2. Humidifier: Using a humidifier in your cat's living space can help keep the air moist, which may ease breathing difficulties and reduce nasal congestion.

3. Encourage Hydration: Ensure your cat is drinking water by offering fresh, clean water in a clean bowl. Some cats may prefer drinking from a cat water fountain.

4. Nutrient-Rich Diet: Provide your cat with a balanced and highly palatable diet to maintain their strength and overall health. Wet food can be more appealing to cats with a diminished sense of smell.

5. Gently Clean Nasal Discharge: You can use a soft, damp cloth to clean away dried nasal discharge, which may help your cat breathe more comfortably.

6. Lysine Supplements: Lysine is an amino acid that can help manage feline herpesvirus infections. Consult your veterinarian before adding any supplements to your cat's diet.

7. Encourage Rest: Ensure your cat gets plenty of rest and sleep to aid in the healing process.

Do Cat Upper Respiratory Infections Go Away on Their Own?

Mild cases of upper respiratory infections in cats may improve on their own, but it's not advisable to rely on this as the primary treatment strategy. While some cats may recover without intervention, leaving a URI untreated can lead to more severe complications or a prolonged illness. Additionally, it's important to determine the underlying cause of the infection, as viral infections like FHV-1 can become chronic and lead to recurring symptoms.

Can an Indoor Cat Get an Upper Respiratory Infection?

Yes, indoor cats can get upper respiratory infections. Even though indoor cats are generally at a lower risk of exposure to infectious agents than outdoor cats, there are still ways they can contract URIs. Indoor cats can become infected through:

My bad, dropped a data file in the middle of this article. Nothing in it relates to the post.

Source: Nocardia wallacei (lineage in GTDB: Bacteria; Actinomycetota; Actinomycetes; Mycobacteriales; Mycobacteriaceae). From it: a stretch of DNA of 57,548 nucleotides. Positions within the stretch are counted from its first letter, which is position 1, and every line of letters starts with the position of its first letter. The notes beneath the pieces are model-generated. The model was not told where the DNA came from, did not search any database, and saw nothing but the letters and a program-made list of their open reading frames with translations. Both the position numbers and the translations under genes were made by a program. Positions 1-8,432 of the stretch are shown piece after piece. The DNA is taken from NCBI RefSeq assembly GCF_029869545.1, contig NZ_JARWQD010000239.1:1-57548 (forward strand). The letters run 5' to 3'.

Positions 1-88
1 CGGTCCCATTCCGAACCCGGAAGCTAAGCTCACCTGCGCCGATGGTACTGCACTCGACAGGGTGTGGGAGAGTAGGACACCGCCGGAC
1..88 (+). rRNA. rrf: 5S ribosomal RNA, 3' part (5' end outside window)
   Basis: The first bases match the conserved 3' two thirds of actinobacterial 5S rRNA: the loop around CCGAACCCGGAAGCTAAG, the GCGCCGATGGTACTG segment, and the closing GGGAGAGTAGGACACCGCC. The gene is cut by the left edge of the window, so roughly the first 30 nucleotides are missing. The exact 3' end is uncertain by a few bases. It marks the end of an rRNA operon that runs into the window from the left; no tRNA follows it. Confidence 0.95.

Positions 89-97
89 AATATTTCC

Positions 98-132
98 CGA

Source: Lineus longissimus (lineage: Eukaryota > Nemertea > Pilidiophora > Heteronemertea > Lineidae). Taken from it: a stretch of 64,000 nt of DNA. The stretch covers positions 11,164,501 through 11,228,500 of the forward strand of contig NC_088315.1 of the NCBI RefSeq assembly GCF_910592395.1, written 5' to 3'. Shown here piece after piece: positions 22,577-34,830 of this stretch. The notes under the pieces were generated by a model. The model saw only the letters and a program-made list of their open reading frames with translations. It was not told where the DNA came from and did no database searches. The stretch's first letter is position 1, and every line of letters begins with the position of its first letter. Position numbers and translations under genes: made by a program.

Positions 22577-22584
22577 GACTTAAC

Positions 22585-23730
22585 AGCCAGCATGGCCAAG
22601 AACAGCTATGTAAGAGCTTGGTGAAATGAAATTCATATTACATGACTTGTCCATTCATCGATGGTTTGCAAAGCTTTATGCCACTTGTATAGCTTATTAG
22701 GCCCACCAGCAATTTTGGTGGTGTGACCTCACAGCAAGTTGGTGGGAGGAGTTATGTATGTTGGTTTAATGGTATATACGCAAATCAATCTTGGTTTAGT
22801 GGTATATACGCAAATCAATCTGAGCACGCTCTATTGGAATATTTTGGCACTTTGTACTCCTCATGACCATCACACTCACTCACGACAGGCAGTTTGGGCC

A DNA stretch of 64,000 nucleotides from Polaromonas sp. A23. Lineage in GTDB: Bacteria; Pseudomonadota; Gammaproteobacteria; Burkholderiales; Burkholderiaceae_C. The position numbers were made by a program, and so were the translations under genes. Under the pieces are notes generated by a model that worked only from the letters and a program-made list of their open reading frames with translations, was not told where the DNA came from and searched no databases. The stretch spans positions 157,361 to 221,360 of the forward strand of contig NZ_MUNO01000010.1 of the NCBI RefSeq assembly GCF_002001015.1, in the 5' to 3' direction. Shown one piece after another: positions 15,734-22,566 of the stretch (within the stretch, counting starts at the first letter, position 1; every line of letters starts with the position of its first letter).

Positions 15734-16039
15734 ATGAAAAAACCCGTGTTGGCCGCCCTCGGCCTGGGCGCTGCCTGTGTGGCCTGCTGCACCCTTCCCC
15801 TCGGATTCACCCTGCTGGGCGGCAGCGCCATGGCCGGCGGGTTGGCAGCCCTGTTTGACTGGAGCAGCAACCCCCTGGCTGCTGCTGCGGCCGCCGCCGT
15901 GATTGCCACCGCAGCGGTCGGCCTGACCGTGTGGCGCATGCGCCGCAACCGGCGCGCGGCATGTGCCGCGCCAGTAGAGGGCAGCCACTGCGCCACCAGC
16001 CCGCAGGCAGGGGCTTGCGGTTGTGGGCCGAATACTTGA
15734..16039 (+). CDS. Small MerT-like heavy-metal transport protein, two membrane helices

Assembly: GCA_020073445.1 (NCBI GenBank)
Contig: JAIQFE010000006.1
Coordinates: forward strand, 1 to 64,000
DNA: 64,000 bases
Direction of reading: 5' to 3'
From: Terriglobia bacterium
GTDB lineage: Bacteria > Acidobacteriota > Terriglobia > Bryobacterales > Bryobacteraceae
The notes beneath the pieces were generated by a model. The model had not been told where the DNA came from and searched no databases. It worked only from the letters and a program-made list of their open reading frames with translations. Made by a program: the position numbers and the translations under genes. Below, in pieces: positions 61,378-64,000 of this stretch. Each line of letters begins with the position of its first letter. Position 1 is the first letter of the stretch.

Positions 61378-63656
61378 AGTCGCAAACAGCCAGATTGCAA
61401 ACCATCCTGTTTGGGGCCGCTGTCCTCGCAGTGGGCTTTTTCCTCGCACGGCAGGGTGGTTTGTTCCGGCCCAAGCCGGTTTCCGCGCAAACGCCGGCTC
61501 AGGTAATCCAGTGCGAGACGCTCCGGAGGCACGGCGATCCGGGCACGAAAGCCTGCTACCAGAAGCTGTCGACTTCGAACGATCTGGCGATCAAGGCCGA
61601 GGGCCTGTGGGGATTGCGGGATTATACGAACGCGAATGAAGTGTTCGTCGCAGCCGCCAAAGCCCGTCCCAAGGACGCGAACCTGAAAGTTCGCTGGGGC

1. Visitors: If guests or family members who have been in contact with infected cats bring the virus or bacteria into the home.

2. Contaminated Objects: Shared toys, bedding, food and water dishes, or grooming tools can harbor infectious agents and spread them to indoor cats.

3. Rescues or Adoptions: Cats adopted from shelters or rescue organizations may have been exposed to URIs in a crowded and stressful shelter environment.

4. Other Pets: If there are other pets in the household that go outside, they may bring pathogens back inside.

5. Stress: Stress can weaken a cat's immune system, making them more susceptible to infections, even in an indoor environment.


Upper Respiratory Infection in Cats: Causes, Symptoms, and Treatment
Upper respiratory infections in cats are common and highly contagious. Prompt veterinary care is essential to diagnose and treat these infections effectively. In addition to medical treatment, home remedies, and supportive care can help alleviate symptoms and speed up the recovery process. While some cases of URI in cats may resolve on their own, it's best not to rely on this, as untreated URIs can lead to complications. Maintaining good hygiene, isolating of infected cats, and reducing stress in multi-cat households can help prevent the spread of these infections. Even indoor cats can be at risk of contracting URIs, so it's important for cat owners to be vigilant and proactive in protecting their feline companions from these common illnesses.